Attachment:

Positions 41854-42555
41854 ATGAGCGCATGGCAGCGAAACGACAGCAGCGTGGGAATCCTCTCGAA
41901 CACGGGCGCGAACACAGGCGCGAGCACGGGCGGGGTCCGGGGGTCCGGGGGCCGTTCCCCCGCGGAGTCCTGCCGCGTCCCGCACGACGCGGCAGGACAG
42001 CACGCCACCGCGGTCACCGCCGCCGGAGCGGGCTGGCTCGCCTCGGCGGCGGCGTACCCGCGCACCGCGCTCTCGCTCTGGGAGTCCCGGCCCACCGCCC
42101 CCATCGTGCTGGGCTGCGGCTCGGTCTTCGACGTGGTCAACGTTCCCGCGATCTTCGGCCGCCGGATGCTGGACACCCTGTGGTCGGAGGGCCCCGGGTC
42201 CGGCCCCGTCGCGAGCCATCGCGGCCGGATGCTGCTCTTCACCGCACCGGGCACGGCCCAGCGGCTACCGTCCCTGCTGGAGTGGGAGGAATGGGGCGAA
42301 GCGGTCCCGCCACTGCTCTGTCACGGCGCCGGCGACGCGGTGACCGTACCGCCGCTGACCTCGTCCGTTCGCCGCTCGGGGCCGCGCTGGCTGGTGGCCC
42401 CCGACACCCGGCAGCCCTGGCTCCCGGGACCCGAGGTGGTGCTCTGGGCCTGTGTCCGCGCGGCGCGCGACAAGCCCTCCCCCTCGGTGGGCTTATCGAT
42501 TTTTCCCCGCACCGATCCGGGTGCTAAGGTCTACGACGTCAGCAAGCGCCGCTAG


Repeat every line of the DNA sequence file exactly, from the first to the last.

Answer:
Positions 41854-42555
41854 ATGAGCGCATGGCAGCGAAACGACAGCAGCGTGGGAATCCTCTCGAA
41901 CACGGGCGCGAACACAGGCGCGAGCACGGGCGGGGTCCGGGGGTCCGGGGGCCGTTCCCCCGCGGAGTCCTGCCGCGTCCCGCACGACGCGGCAGGACAG
42001 CACGCCACCGCGGTCACCGCCGCCGGAGCGGGCTGGCTCGCCTCGGCGGCGGCGTACCCGCGCACCGCGCTCTCGCTCTGGGAGTCCCGGCCCACCGCCC
42101 CCATCGTGCTGGGCTGCGGCTCGGTCTTCGACGTGGTCAACGTTCCCGCGATCTTCGGCCGCCGGATGCTGGACACCCTGTGGTCGGAGGGCCCCGGGTC
42201 CGGCCCCGTCGCGAGCCATCGCGGCCGGATGCTGCTCTTCACCGCACCGGGCACGGCCCAGCGGCTACCGTCCCTGCTGGAGTGGGAGGAATGGGGCGAA
42301 GCGGTCCCGCCACTGCTCTGTCACGGCGCCGGCGACGCGGTGACCGTACCGCCGCTGACCTCGTCCGTTCGCCGCTCGGGGCCGCGCTGGCTGGTGGCCC
42401 CCGACACCCGGCAGCCCTGGCTCCCGGGACCCGAGGTGGTGCTCTGGGCCTGTGTCCGCGCGGCGCGCGACAAGCCCTCCCCCTCGGTGGGCTTATCGAT
42501 TTTTCCCCGCACCGATCCGGGTGCTAAGGTCTACGACGTCAGCAAGCGCCGCTAG